Siena: Yes, It’s Worth a Stop on Your Next Trip to Italy

Thinking of heading to Tuscany? Here’s why you should make a stop in Siena.

Italy certainly has no shortage of world-famous tourist destinations. It holds such beautiful cities as Rome, Venice, Florence, and many more. Siena is yet another great beauty in Italy’s crown. Once one of the most important cities of the European middle ages, this small city of roughly 50,000 still retains much of the architecture from its storied past. Though not quite as well known internationally as the major cities mentioned before, Siena is definitely one you will want to check out. Here are a few reasons why you should visit this dazzling medieval town.


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Palio di Siena, the famous horse race

The Palio

The life of Siena revolves around the famous annual horse race known as the Palio. Every second of July, the seventeen neighborhoods of Siena, called contrades, all hire a horse and jockey to meet up in the city’s central plaza and race. The winning contrade is honored in the city’s cathedral. Featured in numerous feature films, the Palio is one of the most well-known festivals in Europe, along with Spain’s San Fermin in Pamplona and Oktoberfest in Munich. If you want to be in town for this event though, be sure to book well in advance as the city will naturally be crowded. Consider staying at our favorite 4-star family-friendly hotel near Piazza del Campo.

Is Siena Worth Visiting? Aerial View of the town of Siena in Italy
Siena is set in the heart of Tuscany. Located between the famous Chianti wine region and the beautiful city of Florence.

The History

Historians believe that Siena dates back to the time of the Etruscans, an advanced but mysterious people who lived in central Italy before the Romans. Though its golden age would not come until the middle ages, the city still holds two thousand years and more of history. For much of its heyday, between 1125 and 1555, Siena was a wealthy and independent republic that often fought with its rival city of Florence until it was conquered by the Medici family. Despite being overshadowed by its rival, the city has still been the home of popes, artists, and leaders. Yet another interesting fact is that Siena is also home to the world’s oldest bank in operation, the Monte dei Paschi di Siena, founded in 1472.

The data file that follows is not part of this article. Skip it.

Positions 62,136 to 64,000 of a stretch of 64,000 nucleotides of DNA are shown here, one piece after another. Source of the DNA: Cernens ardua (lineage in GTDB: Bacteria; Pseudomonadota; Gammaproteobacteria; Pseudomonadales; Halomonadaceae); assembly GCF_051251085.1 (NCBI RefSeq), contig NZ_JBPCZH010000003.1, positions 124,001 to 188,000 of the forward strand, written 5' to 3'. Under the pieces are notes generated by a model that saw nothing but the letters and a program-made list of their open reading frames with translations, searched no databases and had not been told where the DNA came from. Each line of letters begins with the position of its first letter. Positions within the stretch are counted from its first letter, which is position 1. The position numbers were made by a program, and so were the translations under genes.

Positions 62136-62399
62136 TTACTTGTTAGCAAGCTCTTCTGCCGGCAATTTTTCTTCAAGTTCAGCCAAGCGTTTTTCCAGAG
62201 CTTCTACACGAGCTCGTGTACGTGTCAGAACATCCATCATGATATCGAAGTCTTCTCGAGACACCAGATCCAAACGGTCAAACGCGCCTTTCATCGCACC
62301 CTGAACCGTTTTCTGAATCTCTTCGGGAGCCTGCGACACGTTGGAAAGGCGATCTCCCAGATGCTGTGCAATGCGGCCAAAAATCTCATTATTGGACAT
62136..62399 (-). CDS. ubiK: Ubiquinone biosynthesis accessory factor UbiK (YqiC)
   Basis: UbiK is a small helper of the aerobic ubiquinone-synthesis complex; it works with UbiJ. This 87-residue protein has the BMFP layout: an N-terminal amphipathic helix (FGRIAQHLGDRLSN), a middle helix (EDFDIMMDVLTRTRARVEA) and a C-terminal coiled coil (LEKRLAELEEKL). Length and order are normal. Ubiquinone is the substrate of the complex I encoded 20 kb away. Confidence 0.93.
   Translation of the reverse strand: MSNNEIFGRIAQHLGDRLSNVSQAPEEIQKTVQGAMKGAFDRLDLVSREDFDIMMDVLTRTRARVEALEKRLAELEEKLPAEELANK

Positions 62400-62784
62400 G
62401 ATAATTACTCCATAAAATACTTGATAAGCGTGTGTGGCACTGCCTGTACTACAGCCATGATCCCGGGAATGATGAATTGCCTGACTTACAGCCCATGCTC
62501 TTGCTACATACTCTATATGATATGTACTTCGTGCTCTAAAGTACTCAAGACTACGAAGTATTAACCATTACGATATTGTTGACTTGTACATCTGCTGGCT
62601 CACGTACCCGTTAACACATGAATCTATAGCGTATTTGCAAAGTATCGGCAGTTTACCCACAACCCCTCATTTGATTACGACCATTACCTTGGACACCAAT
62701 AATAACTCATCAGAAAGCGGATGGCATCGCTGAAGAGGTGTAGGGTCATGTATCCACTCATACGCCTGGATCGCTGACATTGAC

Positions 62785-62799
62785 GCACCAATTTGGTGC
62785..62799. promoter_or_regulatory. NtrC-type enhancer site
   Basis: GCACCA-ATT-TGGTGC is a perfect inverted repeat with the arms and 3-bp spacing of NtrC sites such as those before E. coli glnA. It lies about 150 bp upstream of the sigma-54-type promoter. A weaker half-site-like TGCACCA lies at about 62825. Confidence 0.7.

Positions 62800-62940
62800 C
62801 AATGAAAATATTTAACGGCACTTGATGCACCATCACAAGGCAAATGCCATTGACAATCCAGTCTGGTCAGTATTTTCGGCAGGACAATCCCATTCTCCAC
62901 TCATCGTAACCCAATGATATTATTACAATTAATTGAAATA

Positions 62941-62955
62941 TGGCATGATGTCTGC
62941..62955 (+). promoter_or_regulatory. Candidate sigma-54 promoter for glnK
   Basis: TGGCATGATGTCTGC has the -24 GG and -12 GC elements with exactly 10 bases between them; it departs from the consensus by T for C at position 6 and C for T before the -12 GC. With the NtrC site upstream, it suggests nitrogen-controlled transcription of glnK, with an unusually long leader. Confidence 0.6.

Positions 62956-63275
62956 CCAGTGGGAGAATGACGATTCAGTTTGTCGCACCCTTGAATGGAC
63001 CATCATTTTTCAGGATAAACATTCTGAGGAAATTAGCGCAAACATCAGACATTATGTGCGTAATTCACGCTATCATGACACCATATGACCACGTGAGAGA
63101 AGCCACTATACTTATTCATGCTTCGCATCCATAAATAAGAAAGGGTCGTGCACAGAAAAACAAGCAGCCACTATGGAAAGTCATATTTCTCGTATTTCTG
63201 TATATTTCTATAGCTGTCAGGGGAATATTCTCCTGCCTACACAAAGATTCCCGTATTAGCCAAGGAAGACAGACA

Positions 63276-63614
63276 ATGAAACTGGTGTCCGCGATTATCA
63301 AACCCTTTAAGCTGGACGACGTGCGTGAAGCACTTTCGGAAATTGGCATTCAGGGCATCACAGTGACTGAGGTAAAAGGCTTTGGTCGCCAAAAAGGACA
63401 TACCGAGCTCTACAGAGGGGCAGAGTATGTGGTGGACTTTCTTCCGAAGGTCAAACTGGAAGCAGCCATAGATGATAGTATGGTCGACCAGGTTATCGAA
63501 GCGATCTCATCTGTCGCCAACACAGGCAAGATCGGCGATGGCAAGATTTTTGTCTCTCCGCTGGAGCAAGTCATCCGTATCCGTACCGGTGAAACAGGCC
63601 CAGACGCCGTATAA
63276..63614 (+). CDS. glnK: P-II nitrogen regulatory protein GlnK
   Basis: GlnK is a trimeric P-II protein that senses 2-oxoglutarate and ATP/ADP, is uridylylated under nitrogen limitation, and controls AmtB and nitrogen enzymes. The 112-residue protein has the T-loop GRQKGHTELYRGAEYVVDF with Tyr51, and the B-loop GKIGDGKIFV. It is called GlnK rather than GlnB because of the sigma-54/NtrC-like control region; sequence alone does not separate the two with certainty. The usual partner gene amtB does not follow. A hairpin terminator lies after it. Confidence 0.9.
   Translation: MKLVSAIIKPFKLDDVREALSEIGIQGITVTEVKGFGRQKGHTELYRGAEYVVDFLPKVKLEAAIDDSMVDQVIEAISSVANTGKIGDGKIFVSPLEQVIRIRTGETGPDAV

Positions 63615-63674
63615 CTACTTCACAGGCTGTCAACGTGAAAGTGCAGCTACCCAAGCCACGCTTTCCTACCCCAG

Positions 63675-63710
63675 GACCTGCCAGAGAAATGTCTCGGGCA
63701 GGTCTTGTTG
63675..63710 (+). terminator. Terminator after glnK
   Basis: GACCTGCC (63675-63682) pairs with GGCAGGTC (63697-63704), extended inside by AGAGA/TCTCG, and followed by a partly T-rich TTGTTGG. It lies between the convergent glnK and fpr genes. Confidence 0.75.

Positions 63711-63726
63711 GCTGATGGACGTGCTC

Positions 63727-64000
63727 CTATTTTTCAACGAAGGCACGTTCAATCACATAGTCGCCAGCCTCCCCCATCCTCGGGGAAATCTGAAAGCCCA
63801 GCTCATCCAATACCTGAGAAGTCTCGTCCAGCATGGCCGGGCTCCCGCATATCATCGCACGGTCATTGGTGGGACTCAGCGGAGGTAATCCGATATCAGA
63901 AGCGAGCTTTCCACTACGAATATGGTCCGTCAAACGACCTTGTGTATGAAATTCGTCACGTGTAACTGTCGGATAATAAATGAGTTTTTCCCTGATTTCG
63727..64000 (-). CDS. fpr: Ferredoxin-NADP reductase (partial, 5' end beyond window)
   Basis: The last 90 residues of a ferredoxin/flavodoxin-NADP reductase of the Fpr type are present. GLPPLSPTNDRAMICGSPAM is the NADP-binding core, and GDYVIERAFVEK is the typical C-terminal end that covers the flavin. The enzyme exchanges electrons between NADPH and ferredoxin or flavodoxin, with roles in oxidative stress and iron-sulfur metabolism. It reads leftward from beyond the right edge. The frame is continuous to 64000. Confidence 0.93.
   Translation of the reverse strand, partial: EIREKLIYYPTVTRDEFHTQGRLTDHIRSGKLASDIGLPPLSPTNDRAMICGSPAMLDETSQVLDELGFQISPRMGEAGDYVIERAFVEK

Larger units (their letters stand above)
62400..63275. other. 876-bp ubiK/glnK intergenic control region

RELATED: How To Spend 3 Days in Rome – What To Do, Where To Eat & Drink

Winetraveler Tip: Can’t get enough of Italy? Want to learn about other special Italian destinations? Take a look at a wide range of articles and travel guides related to Italy right here.


The Siena Cathedral in the Piazza del Duomo
The Siena Cathedral in the Piazza del Duomo at sunset.

The Art

Like so many old Italian cities, Siena is a treasure trove of great art. Though there are a few artifacts from the classical era, much of Siena’s art comes from the late middle ages. There are several important museums you can explore, including the Pinacoteca Nazionale, which holds the majority of the city’s astounding religious paintings. However, another great highlight is the city’s cathedral and attached museum. Here are arguably the greatest treasures the city has to offer, including some early works by famous names like Michelangelo, Bernini, and Donatello, not to mention the dazzling fresco cycle of the life of Siena native Pope Pius II, and the intricately carved naturalistic pulpit. Meanwhile, the adjacent museum holds a 14th-century altarpiece called the Maesta, which many argue is the masterwork of Duccio, Siena’s most famous local artist.